Dictionary of Arguments

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Belief, philosophy: attitude of considering a sentence to be true. Unlike religious faith belief is linked to the assessment of probabilities. A belief is an attitude of a thinking person which can usually be formulated in a sentence, whereby the person must be able to integrate the sentence into a set of further sentences. A further condition is that the bearer of beliefs is able to reformulate the corresponding sentences and negate them, that is, to grasp their meaning. See also religious belief, propositional attitudes, intensions, probability, belief degrees, private language.

Annotation: The above characterizations of concepts are neither definitions nor exhausting presentations of problems related to them. Instead, they are intended to give a short introduction to the contributions below. – Lexicon of Arguments.

Author Item Summary Meta data
I 5
Belief/Wishes/Intention/Millikan: can be explained without reference to language.
I 13
Beliefs: to the extent that our meanings and our abilities to recognize things are correct and valid,...
I 14
...most of our beliefs and judgments are true. ((s) > Beliefs/Davidson).
I 62
Belief/Millikan: 1. arises partly from the inner nature of the subject (nerves, interconnection, etc.). But not two people with the same interconnections must have the same beliefs.
I 63
2. Not all the internal hardware is in use, if one believes something.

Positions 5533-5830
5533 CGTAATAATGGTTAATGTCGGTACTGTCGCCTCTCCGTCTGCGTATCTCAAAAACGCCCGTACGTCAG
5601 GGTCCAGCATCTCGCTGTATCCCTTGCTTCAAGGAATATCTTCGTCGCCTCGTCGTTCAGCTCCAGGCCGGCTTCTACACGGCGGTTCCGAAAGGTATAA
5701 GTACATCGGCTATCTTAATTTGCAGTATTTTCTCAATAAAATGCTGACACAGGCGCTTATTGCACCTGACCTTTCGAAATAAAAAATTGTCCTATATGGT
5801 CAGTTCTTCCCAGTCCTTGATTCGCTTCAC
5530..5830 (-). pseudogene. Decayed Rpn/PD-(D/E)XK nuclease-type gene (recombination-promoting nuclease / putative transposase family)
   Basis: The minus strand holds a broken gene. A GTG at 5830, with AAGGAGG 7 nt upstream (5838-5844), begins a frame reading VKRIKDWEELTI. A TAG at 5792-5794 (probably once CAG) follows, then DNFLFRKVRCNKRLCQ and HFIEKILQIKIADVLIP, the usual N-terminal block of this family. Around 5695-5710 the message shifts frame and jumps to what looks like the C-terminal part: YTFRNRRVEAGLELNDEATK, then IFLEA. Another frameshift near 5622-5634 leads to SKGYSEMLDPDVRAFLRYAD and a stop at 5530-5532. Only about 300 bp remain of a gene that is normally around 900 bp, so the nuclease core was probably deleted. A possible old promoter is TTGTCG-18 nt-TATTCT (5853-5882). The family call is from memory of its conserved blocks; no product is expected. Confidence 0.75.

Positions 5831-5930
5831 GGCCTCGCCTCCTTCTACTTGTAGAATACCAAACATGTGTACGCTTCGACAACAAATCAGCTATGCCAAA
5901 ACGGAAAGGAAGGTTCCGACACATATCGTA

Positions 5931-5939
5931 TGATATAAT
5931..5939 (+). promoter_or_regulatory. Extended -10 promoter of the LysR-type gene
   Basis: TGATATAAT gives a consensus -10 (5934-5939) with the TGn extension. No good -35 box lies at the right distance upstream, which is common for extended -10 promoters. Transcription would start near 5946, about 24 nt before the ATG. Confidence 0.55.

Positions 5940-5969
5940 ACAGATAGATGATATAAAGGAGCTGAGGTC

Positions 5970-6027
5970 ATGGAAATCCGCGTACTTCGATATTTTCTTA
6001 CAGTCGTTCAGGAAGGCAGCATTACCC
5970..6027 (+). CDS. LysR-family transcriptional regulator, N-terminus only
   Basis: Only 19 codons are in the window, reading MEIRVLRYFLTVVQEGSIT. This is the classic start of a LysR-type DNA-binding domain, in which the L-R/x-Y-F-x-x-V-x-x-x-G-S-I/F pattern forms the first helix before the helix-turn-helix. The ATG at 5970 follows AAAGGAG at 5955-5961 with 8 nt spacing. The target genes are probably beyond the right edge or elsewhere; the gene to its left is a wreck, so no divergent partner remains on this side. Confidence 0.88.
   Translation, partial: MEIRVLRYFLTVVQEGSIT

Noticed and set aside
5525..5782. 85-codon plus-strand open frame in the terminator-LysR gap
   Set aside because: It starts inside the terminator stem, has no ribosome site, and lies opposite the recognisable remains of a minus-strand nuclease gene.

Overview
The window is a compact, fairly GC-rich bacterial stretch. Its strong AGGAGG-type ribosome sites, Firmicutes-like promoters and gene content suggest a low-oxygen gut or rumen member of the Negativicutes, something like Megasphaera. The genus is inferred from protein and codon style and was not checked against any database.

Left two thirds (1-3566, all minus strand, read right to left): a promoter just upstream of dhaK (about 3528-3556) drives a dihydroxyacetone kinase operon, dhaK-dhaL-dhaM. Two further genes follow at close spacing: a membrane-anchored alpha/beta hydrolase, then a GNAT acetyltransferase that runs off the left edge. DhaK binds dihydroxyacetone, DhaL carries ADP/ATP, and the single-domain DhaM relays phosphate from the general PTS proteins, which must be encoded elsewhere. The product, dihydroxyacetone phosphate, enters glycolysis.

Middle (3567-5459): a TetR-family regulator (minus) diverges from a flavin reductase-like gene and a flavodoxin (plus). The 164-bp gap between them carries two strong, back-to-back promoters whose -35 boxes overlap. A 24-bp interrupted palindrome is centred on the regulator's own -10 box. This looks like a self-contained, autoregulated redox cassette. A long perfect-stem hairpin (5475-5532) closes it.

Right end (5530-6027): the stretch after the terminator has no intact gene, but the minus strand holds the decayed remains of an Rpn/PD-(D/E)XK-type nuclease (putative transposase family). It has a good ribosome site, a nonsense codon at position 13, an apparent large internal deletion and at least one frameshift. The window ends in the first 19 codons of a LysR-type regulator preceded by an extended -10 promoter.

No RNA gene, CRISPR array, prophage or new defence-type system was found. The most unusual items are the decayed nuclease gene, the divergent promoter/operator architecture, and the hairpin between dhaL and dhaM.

Belief/Have/Use/Millikan: I can have a belief while I do not use it. For example, I hardly ever need the fact that Columbus discovered America, especially not when I brush my teeth.
Discovery/Belief/Millikan: For example, a mathematician who is awake and is looking for a proof and finally finds it: one cannot say of him that he already believed it before!
Imperative/Millikan: now it is certainly so that a listener, if asked whether the speaker intended that he obeys the command, will surely immediately answer "yes".
I 64
But that does not mean that he used this belief while being obedient.
I 67
Belief/Millikan: Thesis: if one believes something, one usually beliefs through observation judgments.
Problem: background information that might deter one of the judgment is not necessary an infomation of which a denial would be used in the normal case to support the belief!
I 68
I will use this principle MillikanVsQuine.
Theory/Observation/Quine: Thesis: both are irreversibly connected to each other.
Gricean Intentions/Millikan: these intentions should not be understood as a mechanism.
E.g. An engine: one can also regard an engine as a hierarchy, whereby higher levels can stop lower ones. As a user, I need to know little about how the lower levels work.
I 127
Belief/Intention/Millikan: Beliefs are inner intentional icons, perhaps sentences in an inner language.
I 300
Belief/Truth/World/Recognition/Millikan: the basic things we need to learn to distinguish when we want to acquire true beliefs about the world are properties and substances.
Properties/Property/Millikan: this also includes actions (acts) like e.g. sitting.

Explanation of symbols: Roman numerals indicate the source, arabic numerals indicate the page number. The corresponding books are indicated on the right hand side. ((s)…): Comment by the sender of the contribution.
The note [Author1]Vs[Author2] or [Author]Vs[term] is an addition from the Dictionary of Arguments. If a German edition is specified, the page numbers refer to this edition.

Millikan I
R. G. Millikan
Language, Thought, and Other Biological Categories: New Foundations for Realism Cambridge 1987

Millikan II
Ruth Millikan
"Varieties of Purposive Behavior", in: Anthropomorphism, Anecdotes, and Animals, R. W. Mitchell, N. S. Thomspon and H. L. Miles (Eds.) Albany 1997, pp. 189-1967
Der Geist der Tiere, D Perler/M. Wild, Frankfurt/M. 2005

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Ed. Martin Schulz, access date 2019-05-25
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